The Album Reinvented Digitally?

While hanging out at my house with some friends this weekend, some music questions came up and at several points I pulled out vinyl to for the answer (and to just look at the artwork). It was a very nice visual and tactile experience. This is something that I don't think can be recreated digitally, but I do think a similar concept can still be viable and succeed. I think the concept of the album is important to the art of music (any joe schmo can release a single), so anything being done to preserve it in my eyes is warranted.


Apple working with record labels to resurrect the album
The rise in digital music has seen a corresponding drop in album sales. Now, Apple, which has played a huge role in digital music sales, is reportedly working with the record labels to prop up the album.

By Chris Foresman | Last updated July 27, 2009 1:12 PM CT

Industry insiders say that the big four record labels are working with Apple to boost full album sales, as individual songs have come to dominate digital downloads. A project called "Cocktail" is reportedly underway and set to launch this fall, which will bundle interactive "booklets" including artwork, liner notes, and other content with a full album purchase. Another interesting twist is that the new content may be launched alongside a long-rumored Apple tablet.

Apple has worked with labels and bands in the past to promote digital music. Many albums are now available with digital booklets, a PDF file that includes cover art and liner notes. A few artists have released a "digital box set," most notably U2, which released a package that contained every song that band ever recorded—it could also be purchased alongside a special edition U2 iPod. Most recently, Apple unveiled what's called an iTunes Pass with the release of Depeche Mode's latest album Sounds of the Universe. iTunes Pass gives purchasers access to exclusive remixes, b-sides, videos, and other content leading up to the release of a new album.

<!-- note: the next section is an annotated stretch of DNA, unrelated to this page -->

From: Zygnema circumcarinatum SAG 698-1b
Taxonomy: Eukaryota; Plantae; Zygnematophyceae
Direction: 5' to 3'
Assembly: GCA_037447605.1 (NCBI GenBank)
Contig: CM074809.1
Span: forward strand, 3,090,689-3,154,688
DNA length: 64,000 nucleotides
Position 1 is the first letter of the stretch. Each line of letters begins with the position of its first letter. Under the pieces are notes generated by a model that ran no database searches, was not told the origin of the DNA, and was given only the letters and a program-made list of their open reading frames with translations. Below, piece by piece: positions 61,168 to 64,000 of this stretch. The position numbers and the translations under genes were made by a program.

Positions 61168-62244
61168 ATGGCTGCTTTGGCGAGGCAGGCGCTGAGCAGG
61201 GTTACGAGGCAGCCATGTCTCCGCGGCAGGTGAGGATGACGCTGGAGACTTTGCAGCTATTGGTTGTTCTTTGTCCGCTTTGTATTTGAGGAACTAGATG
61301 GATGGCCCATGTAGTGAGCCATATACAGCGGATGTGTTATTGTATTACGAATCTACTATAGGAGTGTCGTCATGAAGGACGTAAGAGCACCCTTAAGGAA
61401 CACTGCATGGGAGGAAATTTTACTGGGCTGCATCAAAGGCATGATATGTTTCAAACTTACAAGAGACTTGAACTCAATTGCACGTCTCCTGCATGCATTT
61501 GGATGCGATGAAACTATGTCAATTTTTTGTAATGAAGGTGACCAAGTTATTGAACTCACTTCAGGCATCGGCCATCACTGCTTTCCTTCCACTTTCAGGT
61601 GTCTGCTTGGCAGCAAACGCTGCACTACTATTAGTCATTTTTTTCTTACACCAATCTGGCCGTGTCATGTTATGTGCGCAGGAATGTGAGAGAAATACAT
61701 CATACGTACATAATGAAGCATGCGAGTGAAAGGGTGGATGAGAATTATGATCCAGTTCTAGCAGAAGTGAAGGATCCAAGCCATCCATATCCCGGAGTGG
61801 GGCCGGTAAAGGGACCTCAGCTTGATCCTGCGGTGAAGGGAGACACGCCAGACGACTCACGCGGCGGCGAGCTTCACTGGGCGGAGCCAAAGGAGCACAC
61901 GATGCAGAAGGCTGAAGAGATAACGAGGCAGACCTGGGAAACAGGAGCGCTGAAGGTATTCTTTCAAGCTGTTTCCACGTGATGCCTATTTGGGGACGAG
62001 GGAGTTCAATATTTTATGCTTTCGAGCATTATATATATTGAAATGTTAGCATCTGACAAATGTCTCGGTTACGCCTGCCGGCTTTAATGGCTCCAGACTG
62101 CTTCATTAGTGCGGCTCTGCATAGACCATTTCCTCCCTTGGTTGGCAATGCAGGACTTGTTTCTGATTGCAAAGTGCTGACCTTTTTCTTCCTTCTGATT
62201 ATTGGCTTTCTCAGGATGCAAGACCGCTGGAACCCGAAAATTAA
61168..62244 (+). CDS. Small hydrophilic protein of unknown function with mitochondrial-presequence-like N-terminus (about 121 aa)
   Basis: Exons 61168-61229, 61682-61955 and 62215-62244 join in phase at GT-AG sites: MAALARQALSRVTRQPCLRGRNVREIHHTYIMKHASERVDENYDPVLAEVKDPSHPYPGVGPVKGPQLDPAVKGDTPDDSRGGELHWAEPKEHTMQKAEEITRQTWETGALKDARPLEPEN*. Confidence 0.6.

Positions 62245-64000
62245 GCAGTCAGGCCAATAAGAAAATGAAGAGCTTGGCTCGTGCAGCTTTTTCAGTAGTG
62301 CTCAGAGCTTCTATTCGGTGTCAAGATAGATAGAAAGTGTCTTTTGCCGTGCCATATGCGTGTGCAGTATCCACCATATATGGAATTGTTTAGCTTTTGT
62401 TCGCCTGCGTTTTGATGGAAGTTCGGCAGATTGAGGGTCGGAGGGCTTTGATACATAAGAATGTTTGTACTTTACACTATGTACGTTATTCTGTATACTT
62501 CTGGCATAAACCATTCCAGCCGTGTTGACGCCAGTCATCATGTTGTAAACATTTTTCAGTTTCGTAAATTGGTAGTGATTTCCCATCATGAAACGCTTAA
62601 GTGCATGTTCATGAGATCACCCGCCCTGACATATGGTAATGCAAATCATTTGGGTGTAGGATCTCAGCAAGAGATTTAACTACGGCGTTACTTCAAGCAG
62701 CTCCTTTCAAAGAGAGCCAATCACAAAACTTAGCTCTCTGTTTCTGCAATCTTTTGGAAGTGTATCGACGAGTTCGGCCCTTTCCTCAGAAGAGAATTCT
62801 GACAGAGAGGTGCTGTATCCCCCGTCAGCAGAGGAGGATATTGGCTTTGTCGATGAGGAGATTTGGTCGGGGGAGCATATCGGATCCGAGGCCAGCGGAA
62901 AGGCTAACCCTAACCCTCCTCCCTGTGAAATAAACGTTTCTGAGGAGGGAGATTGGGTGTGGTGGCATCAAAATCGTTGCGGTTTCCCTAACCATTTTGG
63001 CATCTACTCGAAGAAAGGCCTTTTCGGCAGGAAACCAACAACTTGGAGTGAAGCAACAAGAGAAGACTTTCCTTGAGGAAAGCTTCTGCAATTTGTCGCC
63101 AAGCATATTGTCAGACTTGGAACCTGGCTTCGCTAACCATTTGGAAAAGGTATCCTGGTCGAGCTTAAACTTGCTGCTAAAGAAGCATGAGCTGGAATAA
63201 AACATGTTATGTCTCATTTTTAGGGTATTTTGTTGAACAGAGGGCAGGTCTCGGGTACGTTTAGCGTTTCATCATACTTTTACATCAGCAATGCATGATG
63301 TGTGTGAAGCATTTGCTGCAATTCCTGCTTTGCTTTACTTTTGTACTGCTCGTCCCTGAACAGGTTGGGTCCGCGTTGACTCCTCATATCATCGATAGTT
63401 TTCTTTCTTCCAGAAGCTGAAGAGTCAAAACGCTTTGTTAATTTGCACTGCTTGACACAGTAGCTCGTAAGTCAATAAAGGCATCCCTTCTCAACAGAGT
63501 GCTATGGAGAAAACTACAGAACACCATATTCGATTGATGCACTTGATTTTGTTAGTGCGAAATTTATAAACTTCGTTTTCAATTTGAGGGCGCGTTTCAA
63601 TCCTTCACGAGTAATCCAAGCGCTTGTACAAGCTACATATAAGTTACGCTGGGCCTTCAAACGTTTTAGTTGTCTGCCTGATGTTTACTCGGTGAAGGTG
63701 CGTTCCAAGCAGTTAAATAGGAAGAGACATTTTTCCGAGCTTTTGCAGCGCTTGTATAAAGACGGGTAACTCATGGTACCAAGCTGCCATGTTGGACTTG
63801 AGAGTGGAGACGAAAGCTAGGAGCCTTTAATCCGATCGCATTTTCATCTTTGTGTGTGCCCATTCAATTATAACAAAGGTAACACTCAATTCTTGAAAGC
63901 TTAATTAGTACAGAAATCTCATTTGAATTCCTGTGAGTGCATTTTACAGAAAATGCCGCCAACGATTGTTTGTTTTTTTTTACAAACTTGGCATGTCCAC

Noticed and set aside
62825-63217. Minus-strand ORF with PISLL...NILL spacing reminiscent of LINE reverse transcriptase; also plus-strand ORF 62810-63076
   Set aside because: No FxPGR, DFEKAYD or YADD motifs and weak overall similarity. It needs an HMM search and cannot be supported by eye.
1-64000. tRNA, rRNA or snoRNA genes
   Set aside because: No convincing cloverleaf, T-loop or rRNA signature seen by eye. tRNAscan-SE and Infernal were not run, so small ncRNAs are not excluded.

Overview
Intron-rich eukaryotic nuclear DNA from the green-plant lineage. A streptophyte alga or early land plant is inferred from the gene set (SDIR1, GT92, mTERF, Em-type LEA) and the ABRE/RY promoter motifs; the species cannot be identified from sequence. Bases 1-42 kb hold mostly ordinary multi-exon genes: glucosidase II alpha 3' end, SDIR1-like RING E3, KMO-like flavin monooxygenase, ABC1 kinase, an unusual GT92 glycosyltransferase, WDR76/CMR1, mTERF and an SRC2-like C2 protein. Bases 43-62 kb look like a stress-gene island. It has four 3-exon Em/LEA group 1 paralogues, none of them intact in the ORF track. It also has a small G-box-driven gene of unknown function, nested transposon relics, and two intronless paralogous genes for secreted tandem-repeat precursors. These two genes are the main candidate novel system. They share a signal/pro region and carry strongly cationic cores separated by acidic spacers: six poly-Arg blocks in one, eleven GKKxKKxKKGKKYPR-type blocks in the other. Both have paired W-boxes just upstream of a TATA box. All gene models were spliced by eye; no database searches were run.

The "Cocktail" project would see a further evolution of such ideas. "It's all about recreating the heyday of the album when you would sit around with your friends looking at the artwork, while you listened to the music," one executive familiar with the plans told Financial Times. The problem is that most of today's digital music audience has little or no recollection of the album's heyday.

"It's not just a bunch of PDFs," said one executive. "There's real engagement with the ancillary stuff." One reported feature is that songs can be played directly from these interactive booklets without going into iTunes to play the tracks—though it's not clear if iTunes must be running for the magic to work.

[From Apple working with record labels to resurrect the album - Ars Technica]

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